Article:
The role of courts in carving out exceptions within the exclusions is commendable. In other jurisdictions, for example, a mathematical formula for computing an alarm limit in a catalytic conversion process was found to be patent eligible [Parker v. Flook]. Similarly, the court in Diamond v. Diehr held that the claimed process containing a mathematical formula that implements or applies that formula in a structure or process to be eligible subject matter, as the court did not view these claims as an attempt to patent a mathematical formula but rather to be drawn to an industrial process for moulding rubber products. In this case, the claimed invention, when considered as a whole, was found to be an application of a mathematical formula that met the statutory requirements of patent eligibility. That means the mere presence of a mathematical formula would not attract absolute preemption under Section 3(k). This point gets support from the recent decision of the Delhi High Court and later of the IPAB in Ferid Allani patent application in which a computer program with technical effect was found to be patent eligible. This interpretation of the Delhi High Court and the IPAB suggests that while invoking patentability exception under Section 3(k) for a computer-related invention, a “computer program per se,” exclusions should be interpreted narrowly, leaving sufficient room for patent eligibility involving technical character or advance. The IPAB, in a reasoned judgment, allowed a patent on the application that was rejected twice by the patent office. The IPAB ruled that if the invention demonstrates a “technical effect” or a “technical contribution,” it is patentable, even though it may be based on a computer program.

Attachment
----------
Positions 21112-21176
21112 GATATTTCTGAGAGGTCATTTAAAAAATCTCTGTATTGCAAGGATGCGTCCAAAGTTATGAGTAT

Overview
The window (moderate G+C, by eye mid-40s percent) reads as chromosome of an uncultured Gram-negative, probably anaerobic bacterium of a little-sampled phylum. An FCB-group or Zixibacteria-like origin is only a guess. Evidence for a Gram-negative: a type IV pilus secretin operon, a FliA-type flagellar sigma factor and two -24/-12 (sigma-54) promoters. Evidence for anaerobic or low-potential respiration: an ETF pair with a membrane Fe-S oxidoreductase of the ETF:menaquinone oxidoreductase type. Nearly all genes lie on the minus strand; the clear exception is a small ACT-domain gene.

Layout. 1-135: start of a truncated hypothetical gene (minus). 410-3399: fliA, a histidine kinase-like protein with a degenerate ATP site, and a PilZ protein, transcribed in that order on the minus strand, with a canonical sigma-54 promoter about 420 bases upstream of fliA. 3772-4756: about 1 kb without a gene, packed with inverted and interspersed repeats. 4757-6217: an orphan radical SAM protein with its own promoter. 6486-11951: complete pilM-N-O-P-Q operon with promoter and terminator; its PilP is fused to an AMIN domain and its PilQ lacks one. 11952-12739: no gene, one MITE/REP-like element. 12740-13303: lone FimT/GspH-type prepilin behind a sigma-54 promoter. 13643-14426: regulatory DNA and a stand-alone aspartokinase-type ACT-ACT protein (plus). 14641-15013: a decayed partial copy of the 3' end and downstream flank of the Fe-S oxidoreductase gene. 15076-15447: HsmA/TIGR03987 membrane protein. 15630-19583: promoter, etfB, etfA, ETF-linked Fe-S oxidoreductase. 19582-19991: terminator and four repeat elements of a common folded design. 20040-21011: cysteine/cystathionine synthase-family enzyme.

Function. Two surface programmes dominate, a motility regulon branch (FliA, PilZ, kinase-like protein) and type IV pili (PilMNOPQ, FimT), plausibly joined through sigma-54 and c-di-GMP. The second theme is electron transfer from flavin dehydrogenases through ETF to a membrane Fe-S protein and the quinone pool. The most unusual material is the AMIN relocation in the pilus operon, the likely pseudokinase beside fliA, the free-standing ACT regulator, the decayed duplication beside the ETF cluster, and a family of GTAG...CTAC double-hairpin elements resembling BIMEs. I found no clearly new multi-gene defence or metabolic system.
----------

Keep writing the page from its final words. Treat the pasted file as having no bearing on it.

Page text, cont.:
It is high time to take a new look at the examination approach towards the inventions preempted under Section 3. The purpose of legislative intent would be served if the absolute preemption is limited to cases such as Section 3 (b), (h), (i), (j), (l), (n) and (o) where there is no iota of doubt of understanding the subject matter meant for absolute execution from patent eligibility. However, special regard to the lack of novelty or inventive faculty must be given to exclusion involving the use of words like “which claim anything obviously contrary to well established natural laws” or the use words “mere discovery,” “discovery” or “mere” or “known” new use, or new property. The recent Delhi High Court and IPAB ruling in Ferid Allani cleared the mist of doubt surrounding the preemption on the patentability of computer-related inventions under Section 3(k) when it was ruled that patentability of such inventions must be tested on the fulcrum of “technical effect” and “technical contribution.”